Inwood Library project will have 175 affordable apartments and a new Pre-K

Posted On Wed, March 7, 2018 By

Posted On Wed, March 7, 2018 By In affordable housing, Inwood, Manhattan, New Developments

Renderings courtesy of Fogarty Finger Architecture and Andrew Berman Architect

The former site of the Inwood Library is undergoing a major upgrade, with the city announcing a shiny new development that will hold the branch, 175 units of deeply affordable apartments, and a brand new pre-k facility. The decision to tear down the old library building is the result of months of community engagement and neighborhood planning exercises through the city’s Inwood Affordable Housing and Library Planning Process.

inwood library, inwood library development, affordable housing

The news was announced today by Department of Housing Preservation and Development commissioner Maria Torres-Springer, New York City Housing Development Corporation president Eric Enderlin, and the New York Public Library. In a statement, Torres-Springer says the project “weds deeply affordable homes with a beautifully redesigned library and a new pre-K facility that will benefit the Inwood neighborhood for generations to come.”

inwood library, inwood library development, affordable housing

The development plan establishes the renewed Inwood Library Branch as the core of the new, mixed-use building. The new, three-level library will anchor the ground level and maintain existing services such as early literacy and storytime programs, technology classes and bilingual resources. But the new version will provide additional space for computers, classes, a community room and more.

inwood library, inwood library development, affordable housing

The design will include collaborative workspaces of various sizes, quiet reading spaces for all ages, and open flexible space to accommodate classrooms. A large community room will be accessible both from the library and from a separate exterior entrance, so it can available to the community outside of the library’s regular hours.

As for the apartments, the 14-story building will include a mix of studio, one-bedroom, two-bedroom, and three-bedroom apartments affordable to extremely low-, very low-, and low-income households. Housing will also be available to formerly homeless households. Income caps will be set between $20,040 and $40,080 for individuals, and $34,360 and $51,540 for a household of three, the city says. Over 20 percent of all apartments will be affordable to a family of three earning less than $26,000. Amenities will include an onsite gym, tenant lounge, kid’s playroom, terrace, roof garden, bike room and laundry.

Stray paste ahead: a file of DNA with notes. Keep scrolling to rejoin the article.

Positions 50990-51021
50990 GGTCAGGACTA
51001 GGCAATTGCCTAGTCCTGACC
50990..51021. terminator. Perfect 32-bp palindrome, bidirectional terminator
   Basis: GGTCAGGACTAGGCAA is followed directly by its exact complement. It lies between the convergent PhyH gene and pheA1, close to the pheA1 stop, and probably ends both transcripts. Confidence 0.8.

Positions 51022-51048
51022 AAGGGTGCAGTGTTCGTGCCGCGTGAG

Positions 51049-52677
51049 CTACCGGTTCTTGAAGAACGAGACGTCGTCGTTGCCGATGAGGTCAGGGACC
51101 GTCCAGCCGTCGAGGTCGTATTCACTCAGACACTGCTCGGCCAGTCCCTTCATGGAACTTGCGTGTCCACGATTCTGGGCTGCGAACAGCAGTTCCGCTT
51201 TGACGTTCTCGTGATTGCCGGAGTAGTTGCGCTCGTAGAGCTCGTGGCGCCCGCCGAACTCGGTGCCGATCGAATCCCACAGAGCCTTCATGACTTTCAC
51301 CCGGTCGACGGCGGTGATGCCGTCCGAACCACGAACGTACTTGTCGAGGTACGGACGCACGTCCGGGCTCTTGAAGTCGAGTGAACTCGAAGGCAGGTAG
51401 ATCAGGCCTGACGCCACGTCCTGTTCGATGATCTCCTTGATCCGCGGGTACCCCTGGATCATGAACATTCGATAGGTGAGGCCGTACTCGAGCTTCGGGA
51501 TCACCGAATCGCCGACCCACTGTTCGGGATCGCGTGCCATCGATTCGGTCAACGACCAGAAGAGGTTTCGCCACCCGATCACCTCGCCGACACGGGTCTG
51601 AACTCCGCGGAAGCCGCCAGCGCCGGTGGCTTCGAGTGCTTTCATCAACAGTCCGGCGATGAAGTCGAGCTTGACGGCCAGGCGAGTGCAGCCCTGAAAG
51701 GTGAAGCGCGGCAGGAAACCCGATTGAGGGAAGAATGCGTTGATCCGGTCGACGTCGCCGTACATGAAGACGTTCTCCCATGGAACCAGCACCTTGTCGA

inwood library, inwood library development, affordable housing

The building will also include a community facility space for education, health and wellness related programs, plus a 4,030-square-foot Pre-K for All facility. The three Pre-K classrooms will be connected to a 2,100-square-foot outdoors play terrace, which will overlook the nearby public school athletic fields. Generously-sized classrooms were designed with full walls of windows.

The development is to be named The Eliza, in honor of local library advocate Eliza Hamilton. It’s a joint venture between the Community League of the Heights (CLOTH), Ranger Properties, Alembic and the Children’s Village. The architects of record are Fogarty Finger and Andrew Berman Architect.


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Neighborhoods : inwood

  • iSkyscraper

    “The decision to tear down the old library building is the result of months of community engagement and neighborhood planning exercises through the city’s Inwood Affordable Housing and Library Planning Process.”

    Um, no, it’s not. The NYPL decided some time ago to tear down the library and build housing. The local electeds then decided to wrap it into the overall Inwood rezoning and upzone it to double the size (something never done before in North America in a library/housing redevelopment).

    The community was pretty firm about explicitly not wanting to tear down the library, and if it was to be redeveloped to respect local zoning. The city gamed their workshops to try and build data to support wanting a much, much larger building but the community kept voting for something like Sunset Park which matched existing zoning. It’s really not truthful to imply that this building in any way reflects community engagement and input. It’s the city’s plan, and they are ramming it through.

    The city likes to show the shiny rendering at the top of this page but here is a Google Earth model that shows the true scale of how much larger this is than other Inwood buildings.

    • iSkyscraper
    • iSkyscraper
    • iSkyscraper